Syreeta McFadden – The Unreachable Shelf: On Arizona’s Book Banning

A thought game, if you will: If the Tuscon United School District ‘bans’ The Tempest, Like Water For Chocolate, Drown, Savage Inequalities… from the classroom, because the teaching of these books “promotes divisiveness and hostility between races/groups,” what books would be the antithesis? If you held the worldview that these titles somehow do harm, what would the exact opposite look like?

In 2010, the Arizona State Legislature passed a law prohibiting ethnic studies programs in Arizona Public Schools. Late last December, an Administrative Court Judge upheld the new law, stating the ethnic studies program in the public schools “promote resentment toward a race or class of people.” ruling continual administration of the program unlawful. Earlier this month, State Superintendent John Huppenthal issued an order stating that 10% of the TUSD funds—a total of about $5 million—would be withdrawn retroactively. On January 12th, officials confiscated books from classrooms featuring the works of Latino authors, effectively dissolving the Mexican American Studies program. Some works that will no longer be part of the curriculum include Paolo Friere’s Pedagogy of the Oppressed, Junot Diaz’s Drown, Laura Esquivel’s Like Water for Chocolate, Jonathan Kozol’s Savage Inequalities and William Shakespeare’s The Tempest. (The Tempest? Seriously? This is why we can’t have nice things.)

These books supposedly promote divisiveness and breed racial resentment—a curious proposition in denying a narrative, or relate an experience that differs from that of white European descendants in the Americas. The books are purported to be available within the school’s public library system—meaning the books aren’t exactly banned—they’re just made available in way that is not quite as accessible to students as they were when they were physically in the classroom. In the classroom, these titles are introduced by instructors informed enough to guide a conversation that would promote discovery and growth that a student wouldn’t otherwise necessarily experience with independent study or research. Doesn’t removing these titles from the classroom do more harm than good?

Alternatively, I’m not sure what one could teach in the classroom that would be in compliance with the new law. The inherent racism of the law notwithstanding, it’s a far more insidious law if you dig deeper. Well perhaps, better stated, the enforcement of the law is far more insidious and truly hits to the heart: censorship. In a Huffington Post interview, TUSD teacher tells writer Jeff Biggers:

‘Due to the madness of this situation and our fragile positions as instructors who will be frequently observed for compliance, and be asked to produce examples of student work as proof of our compliance, I cannot disagree with their advice. Now we are in the position of having to rule out The Adventures of Huckleberry Finn, The Great Gatsby, etc. for the exact same reason.’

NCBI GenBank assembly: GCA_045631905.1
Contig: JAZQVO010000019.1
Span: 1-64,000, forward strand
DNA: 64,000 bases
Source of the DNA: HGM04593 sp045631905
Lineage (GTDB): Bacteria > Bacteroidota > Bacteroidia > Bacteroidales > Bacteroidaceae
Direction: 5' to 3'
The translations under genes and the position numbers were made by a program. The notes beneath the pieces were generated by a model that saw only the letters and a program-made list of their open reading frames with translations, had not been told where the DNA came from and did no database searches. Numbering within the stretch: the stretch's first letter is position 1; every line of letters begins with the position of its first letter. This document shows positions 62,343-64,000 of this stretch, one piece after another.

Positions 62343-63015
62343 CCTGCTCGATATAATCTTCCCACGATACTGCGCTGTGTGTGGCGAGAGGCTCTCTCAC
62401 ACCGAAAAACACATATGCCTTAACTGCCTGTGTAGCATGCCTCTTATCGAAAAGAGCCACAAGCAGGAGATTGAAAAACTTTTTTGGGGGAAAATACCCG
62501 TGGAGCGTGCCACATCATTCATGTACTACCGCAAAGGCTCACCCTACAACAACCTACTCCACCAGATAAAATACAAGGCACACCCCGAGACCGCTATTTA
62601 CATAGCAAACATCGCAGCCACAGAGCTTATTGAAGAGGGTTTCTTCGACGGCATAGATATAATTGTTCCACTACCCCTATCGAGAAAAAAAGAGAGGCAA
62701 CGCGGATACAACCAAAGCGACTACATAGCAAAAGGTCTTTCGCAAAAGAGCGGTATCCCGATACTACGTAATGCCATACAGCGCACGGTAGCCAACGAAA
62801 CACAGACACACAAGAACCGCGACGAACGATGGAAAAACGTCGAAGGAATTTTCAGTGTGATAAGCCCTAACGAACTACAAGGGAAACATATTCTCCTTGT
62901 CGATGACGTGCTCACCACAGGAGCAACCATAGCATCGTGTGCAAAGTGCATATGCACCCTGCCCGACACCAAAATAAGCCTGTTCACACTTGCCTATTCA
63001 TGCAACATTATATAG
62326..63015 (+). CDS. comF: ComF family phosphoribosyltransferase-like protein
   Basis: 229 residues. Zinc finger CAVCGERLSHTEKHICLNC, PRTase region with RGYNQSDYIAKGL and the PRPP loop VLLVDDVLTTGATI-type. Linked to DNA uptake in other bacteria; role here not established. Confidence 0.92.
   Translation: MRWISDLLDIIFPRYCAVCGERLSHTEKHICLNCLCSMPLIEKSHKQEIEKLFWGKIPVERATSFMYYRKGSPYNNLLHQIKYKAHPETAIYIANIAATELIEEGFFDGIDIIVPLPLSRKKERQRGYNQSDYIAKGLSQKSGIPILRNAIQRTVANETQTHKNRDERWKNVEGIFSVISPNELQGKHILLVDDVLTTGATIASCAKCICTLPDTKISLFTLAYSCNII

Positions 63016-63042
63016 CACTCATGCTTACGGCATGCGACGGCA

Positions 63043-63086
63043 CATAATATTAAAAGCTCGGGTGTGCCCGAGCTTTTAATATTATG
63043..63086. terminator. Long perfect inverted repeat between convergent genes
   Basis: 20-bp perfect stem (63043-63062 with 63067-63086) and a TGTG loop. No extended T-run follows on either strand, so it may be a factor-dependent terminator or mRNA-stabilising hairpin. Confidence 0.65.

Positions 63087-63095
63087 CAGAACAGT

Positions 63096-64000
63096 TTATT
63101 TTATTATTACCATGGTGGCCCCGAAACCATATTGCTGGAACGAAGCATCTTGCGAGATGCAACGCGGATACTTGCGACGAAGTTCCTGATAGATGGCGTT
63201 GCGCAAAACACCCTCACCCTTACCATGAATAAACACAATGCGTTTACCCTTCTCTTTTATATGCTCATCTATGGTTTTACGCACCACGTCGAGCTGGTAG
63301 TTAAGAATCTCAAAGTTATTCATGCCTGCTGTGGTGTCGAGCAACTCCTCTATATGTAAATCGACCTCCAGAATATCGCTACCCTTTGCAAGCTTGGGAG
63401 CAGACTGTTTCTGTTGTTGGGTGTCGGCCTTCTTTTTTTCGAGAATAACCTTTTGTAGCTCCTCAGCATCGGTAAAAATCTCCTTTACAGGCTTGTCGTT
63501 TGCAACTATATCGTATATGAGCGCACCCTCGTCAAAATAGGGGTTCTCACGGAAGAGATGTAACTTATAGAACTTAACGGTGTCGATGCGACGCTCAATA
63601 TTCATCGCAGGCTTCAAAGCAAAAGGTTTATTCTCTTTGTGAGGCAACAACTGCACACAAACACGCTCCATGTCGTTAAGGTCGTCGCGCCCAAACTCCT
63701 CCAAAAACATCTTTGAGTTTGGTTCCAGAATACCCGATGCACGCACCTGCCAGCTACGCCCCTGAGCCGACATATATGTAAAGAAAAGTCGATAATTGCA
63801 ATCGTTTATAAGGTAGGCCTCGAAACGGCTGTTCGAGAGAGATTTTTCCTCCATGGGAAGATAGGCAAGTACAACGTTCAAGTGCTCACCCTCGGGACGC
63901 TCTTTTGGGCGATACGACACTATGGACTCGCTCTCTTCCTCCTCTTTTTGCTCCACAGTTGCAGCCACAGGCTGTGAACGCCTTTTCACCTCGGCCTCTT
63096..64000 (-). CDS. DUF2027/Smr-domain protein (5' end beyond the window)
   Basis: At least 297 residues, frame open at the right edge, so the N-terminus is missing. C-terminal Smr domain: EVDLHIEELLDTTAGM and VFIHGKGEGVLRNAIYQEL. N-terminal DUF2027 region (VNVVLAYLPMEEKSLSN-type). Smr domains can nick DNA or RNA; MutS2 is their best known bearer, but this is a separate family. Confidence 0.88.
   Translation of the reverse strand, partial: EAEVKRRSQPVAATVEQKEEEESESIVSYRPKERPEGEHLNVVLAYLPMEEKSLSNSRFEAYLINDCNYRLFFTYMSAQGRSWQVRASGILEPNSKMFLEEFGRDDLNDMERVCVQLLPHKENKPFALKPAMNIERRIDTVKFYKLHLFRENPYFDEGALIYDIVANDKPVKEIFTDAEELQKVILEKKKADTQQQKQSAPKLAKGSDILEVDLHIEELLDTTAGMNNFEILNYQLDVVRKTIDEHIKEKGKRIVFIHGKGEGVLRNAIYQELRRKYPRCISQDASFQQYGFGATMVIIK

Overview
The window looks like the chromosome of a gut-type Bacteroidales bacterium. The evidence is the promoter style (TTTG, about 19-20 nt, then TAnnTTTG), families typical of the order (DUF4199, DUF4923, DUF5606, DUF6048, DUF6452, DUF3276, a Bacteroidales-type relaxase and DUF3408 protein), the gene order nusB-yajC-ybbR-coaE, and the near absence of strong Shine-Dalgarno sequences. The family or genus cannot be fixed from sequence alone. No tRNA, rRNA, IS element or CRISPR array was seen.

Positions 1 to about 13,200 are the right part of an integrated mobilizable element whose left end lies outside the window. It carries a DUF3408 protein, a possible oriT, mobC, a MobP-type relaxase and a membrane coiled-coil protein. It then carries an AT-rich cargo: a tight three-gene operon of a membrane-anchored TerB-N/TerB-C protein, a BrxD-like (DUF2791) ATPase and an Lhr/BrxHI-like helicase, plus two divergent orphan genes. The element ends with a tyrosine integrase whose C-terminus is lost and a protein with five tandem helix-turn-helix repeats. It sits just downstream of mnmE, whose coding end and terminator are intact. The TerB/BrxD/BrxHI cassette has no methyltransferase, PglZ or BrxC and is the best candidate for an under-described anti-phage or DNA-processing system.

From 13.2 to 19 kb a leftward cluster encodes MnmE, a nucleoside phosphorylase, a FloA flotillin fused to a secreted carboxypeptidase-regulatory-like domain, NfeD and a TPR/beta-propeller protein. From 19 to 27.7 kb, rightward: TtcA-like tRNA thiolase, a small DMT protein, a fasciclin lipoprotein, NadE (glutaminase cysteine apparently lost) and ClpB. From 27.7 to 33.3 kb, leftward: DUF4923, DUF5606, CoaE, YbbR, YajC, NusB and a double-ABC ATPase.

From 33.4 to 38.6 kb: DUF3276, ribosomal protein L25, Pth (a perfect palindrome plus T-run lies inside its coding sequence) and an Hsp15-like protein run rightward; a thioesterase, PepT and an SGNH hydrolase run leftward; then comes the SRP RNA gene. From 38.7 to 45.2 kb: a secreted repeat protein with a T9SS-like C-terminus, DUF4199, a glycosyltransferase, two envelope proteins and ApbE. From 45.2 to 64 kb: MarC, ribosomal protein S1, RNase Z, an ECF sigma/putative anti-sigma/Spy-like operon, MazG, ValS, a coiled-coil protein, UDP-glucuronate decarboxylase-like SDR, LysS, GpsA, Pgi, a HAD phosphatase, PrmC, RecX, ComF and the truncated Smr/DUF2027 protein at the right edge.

If you can’t teach The Tempest because discussions around class, oppression, colonization, and power emerge, how can you possibly teach The Great Gatsby? Or The Adventures of Tom Sawyer, The Adventures of Huckleberry Finn, or The Crucible? These are recognizable titles included in recommended reading lists to prep high school students for college. Gone With The Wind, perhaps? The Help? How would an instructor steer student discussion to circumvent the dangerous topics of race and class? Class and gender? How do you re-imagine stories like The Help or To Kill A Mockingbird without considering the socioeconomic structure that inspired them? What titles can a teacher assign to students in order to teach them about an American curriculum of literature and history that has always promoted unity first and foremost?

I find myself returning to Chimamanda Adichie’s TED Talk from 2009, where she explores the subtle violence in harboring a single story and the importance of embracing multiple narratives. Adichie quotes Palestinian poet Mourid Barghouti “[I]f you want to dispossess a people, the simplest way to do it is to tell their story and to start with, “secondly.” Start the story with the arrows of the Native Americans, and not with the arrival of the British, and you have an entirely different story. Start the story with the failure of the African state, and not with the colonial creation of the African state, and you have an entirely different story.”

The narrative of the American people is complex. Our multitudes are paradoxes. Thomas Jefferson wrote the Declaration of Independence. He owned slaves. One of them was his mistress. Sally Hemmings’ story is inextricable from Jefferson’s story. It is as an American as apple pie.

Huppenthal’s position on the ethnic studies programs in the 61% majority Latino school district, the largest school district in Arizona, looks to be another case of wedge politics surrounded in the vapid rhetoric of reverse racism. The ‘ban’ as it seeks to curb racial resentment only seems to work as a self-fulfilling prophecy. Alternatively, if you want to educate the future about the narrative of America, why would you seek to privilege one story over the other? We were never a single people. Some of us were born here, some of us were brought here and some of us chose to come here. But we’re here. And we’re not going anywhere.

What do we want? The freedom to tell our varied, fractured, painful, and beautiful narratives, and perhaps in that awkward meeting place, we can become one people.


Syreeta McFadden is a Brooklyn-based writer, photographer and adjunct professor of English. Her writing has appeared in the New York Times, Religion Dispatches and others. She is a member of the louderARTS Project and is an editor of the online literary magazine, Union Station. She is currently writing a book of undetermined size and scope.